KANEOHE (HawaiiNewsNow) - In Kaneohe Bay the backbone of an ecosystem is under attack.
"What we're starting to see is whole clusters, ten, twenty, thirty colonies all dead in an area as the disease has passed from one to the other within the last four to five weeks," said Greta Aeby, a disease researcher with the Hawaii Institute of Marine Biology.
Acute Montipora White Syndrome -- a tissue killing disease -- has slaughtered more than 100 colonies of red rice coral around Coconut Island.
"It usually comes in as a very bright white patch on one part of the colony. That white is where it's stripped the tissue right away," Aeby said. "The problems here is that coral's a very slow-growing animal. So you're wiping out a decade's worth of growth within a couple of weeks."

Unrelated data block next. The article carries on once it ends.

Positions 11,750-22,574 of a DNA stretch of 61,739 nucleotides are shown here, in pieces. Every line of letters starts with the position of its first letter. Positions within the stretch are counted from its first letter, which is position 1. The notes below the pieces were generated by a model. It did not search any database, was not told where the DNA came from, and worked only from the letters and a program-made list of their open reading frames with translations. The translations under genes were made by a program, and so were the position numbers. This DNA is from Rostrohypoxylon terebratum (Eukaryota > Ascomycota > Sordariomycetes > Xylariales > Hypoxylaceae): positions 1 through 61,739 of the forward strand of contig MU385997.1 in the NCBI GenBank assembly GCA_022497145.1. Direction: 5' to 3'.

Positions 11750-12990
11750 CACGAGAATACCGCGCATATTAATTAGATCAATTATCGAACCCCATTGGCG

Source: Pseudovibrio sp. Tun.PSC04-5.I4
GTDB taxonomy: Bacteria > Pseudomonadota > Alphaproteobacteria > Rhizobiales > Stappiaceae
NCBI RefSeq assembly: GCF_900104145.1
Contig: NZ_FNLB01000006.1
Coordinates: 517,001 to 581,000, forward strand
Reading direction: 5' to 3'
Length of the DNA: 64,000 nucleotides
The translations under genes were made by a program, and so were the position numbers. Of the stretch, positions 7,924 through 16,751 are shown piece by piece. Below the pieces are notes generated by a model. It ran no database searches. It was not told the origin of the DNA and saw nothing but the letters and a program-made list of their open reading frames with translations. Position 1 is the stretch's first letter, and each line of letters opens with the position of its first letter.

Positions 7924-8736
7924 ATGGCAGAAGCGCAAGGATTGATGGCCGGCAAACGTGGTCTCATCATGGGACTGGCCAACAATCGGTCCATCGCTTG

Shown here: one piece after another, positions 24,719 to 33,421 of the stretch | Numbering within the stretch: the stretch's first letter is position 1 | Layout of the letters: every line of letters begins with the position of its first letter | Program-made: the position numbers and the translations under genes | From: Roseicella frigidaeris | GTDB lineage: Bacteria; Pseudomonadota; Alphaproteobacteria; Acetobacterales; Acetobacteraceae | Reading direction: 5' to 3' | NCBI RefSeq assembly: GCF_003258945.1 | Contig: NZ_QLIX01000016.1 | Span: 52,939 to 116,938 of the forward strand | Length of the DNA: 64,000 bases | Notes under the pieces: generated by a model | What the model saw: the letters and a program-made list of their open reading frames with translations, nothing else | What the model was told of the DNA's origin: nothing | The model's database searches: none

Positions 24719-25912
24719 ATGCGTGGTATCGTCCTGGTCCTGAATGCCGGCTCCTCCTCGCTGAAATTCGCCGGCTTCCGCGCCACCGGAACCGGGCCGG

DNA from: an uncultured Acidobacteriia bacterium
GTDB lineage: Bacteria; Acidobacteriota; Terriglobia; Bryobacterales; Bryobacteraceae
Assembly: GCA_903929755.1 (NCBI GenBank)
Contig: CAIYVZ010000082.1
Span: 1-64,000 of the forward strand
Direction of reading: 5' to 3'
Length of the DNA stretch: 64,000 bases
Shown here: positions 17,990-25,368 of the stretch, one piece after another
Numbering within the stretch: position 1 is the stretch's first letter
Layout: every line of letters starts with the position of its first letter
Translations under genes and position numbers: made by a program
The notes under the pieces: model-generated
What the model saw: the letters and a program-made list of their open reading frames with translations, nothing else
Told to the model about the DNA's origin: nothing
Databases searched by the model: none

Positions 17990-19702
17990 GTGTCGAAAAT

Most of the damage is in the southern part of the bay where water quality's the poorest.
"Our reefs have been over-fished and had problems with land based pollution for decades.. And now I think they're finally starting to show the result of that continual stress. They create the houses the homes for the shrimp and the crabs and the little fish. If that house crumbles, there's no place for the little guys, we're going to lose the bigger guys," she said.
Aeby and other researchers have mapped the kill zones and are analyzing coral samples.
"One thing that we want to look at is what may be causing this disease. So we're using histology, we're using microbiology, we're using molecular techniques to see if this might have been caused by a bacterial infection," she said.
If they pinpoint the cause of the outbreak of Acute Montipora White Syndrome, they may be able to minimize future damage.
So far the disease has only been spotted in Kaneohe Bay.
Aeby teaches ocean users about this and other coral diseases through a program called Eyes of the Reef.